After surveying the remnants of what had once been the workplace of literally tens of thousands of Americans, I worked my way out of Youngstown, passing through the neighborhoods where they once lived. I saw St. Nicholas Byzantine Catholic Church, which alludes to the Eastern European origins of many of the immigrants who once flooded the streets of this city.
I passed by corner stores, vacant lots, and rows of houses, some abandoned and others occupied.
I imagine that at one point men would have streamed down these streets, hopped on streetcars that are now long gone, on their way to the steel mills.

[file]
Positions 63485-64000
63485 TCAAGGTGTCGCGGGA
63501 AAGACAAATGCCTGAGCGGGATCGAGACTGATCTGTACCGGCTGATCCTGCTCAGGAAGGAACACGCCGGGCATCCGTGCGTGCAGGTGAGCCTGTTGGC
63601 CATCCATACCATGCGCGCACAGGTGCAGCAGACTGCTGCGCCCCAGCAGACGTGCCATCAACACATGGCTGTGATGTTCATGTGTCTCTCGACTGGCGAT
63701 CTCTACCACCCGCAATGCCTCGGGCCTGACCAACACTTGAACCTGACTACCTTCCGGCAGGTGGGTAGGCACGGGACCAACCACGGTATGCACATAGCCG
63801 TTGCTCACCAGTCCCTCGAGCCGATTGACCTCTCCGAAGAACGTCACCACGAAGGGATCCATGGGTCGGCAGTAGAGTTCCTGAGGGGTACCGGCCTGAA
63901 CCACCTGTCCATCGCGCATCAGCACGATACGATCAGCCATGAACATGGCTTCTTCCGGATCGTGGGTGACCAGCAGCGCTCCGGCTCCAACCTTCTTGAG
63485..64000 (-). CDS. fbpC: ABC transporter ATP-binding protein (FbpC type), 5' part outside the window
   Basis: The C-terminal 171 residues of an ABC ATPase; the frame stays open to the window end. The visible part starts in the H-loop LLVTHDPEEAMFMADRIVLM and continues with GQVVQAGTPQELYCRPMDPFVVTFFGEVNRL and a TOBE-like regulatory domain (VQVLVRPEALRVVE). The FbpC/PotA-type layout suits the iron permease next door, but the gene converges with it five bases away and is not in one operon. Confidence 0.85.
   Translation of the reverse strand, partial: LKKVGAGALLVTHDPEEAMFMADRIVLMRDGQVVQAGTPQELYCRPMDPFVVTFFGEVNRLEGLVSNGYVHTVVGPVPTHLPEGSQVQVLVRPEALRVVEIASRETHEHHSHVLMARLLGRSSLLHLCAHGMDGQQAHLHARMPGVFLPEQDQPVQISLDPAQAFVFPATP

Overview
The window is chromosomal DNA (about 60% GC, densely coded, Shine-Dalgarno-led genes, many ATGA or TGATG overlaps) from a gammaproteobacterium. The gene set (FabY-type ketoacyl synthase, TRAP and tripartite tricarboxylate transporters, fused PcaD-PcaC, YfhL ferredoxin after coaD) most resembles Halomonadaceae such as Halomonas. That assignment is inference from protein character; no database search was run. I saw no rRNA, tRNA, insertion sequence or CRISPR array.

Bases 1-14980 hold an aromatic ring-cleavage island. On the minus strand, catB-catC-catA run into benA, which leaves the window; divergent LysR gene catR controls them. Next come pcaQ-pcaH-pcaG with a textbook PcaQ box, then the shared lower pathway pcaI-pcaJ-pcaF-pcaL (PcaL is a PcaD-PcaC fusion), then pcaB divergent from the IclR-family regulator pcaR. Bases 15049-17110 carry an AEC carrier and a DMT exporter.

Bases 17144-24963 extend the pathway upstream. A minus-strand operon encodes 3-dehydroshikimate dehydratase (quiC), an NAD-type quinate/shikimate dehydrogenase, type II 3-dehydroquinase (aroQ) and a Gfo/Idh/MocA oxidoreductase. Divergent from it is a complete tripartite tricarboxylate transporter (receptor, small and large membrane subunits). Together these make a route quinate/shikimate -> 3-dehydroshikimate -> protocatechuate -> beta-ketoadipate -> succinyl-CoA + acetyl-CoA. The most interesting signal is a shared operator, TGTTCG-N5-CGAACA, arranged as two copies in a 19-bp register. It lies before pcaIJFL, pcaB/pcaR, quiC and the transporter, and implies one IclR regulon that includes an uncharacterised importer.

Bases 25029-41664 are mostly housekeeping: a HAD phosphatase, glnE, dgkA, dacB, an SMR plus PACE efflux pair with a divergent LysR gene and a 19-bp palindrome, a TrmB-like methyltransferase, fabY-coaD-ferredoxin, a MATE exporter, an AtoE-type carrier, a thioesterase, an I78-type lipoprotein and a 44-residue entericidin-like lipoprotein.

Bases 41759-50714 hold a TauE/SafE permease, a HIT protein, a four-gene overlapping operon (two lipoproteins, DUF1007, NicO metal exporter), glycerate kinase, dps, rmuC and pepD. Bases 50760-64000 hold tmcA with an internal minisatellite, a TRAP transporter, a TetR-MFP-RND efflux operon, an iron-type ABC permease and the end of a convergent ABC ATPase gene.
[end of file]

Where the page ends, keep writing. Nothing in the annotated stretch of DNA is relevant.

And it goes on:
Tens of thousands of residents have now left, because there are just not any jobs left. I understand why they did.
Further out, the streets become more suburban.
My final destination in the Youngstown area was the Lanterman’s Mill, which has been restored and is part of the greater parks system of the city.
Built in 1845, it represents the earliest beginnings of industrialization in the area, with water powering the grinding of grains.
Water pours over the dam.
The various millstones lie on a path near the mill.
A parkway brought me to the mill and it took me out of the area as I then left for Cincinnati for my third visit to the metropolis on the Ohio River.